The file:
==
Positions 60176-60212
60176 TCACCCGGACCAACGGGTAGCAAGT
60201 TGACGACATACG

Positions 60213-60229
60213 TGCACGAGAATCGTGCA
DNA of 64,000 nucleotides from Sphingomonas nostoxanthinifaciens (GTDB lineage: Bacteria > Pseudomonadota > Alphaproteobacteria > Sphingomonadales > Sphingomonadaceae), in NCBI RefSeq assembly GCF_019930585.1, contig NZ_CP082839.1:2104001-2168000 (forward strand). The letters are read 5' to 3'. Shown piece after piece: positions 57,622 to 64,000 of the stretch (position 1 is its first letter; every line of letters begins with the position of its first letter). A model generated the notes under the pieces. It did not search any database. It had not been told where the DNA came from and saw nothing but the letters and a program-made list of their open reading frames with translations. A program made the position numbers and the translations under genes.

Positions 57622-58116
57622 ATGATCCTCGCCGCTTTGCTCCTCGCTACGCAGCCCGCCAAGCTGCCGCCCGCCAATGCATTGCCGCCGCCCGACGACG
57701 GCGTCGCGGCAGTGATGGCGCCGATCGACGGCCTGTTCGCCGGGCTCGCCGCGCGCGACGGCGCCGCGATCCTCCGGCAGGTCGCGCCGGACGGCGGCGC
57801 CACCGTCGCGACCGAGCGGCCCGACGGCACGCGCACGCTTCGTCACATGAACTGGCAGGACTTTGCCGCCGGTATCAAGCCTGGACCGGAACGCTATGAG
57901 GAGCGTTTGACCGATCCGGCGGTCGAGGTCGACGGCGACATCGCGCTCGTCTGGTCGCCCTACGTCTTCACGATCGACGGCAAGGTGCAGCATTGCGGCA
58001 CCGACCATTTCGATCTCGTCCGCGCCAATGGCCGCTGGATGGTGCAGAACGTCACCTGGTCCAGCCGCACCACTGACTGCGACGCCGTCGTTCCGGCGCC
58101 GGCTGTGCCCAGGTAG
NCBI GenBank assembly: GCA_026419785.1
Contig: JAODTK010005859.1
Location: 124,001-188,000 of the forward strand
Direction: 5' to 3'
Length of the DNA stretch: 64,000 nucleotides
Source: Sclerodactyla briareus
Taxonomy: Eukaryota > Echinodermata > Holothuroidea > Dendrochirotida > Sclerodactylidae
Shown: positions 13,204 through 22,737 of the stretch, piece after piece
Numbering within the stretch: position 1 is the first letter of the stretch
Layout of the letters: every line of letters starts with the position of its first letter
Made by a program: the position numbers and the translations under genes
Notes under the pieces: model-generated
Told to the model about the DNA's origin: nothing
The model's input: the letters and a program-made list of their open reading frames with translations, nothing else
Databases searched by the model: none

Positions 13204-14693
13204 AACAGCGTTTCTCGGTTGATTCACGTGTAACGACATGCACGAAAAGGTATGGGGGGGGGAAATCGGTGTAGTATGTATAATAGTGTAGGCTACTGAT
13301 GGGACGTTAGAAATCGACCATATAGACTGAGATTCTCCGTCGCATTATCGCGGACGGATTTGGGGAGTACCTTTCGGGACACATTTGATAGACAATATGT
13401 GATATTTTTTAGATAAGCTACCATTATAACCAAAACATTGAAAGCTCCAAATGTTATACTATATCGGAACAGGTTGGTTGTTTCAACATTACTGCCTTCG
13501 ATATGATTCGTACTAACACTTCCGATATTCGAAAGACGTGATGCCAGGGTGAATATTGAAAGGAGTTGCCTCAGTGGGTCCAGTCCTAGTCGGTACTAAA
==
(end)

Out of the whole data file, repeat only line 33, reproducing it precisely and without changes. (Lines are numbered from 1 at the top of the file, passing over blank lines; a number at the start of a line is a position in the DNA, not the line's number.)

13501 ATATGATTCGTACTAACACTTCCGATATTCGAAAGACGTGATGCCAGGGTGAATATTGAAAGGAGTTGCCTCAGTGGGTCCAGTCCTAGTCGGTACTAAA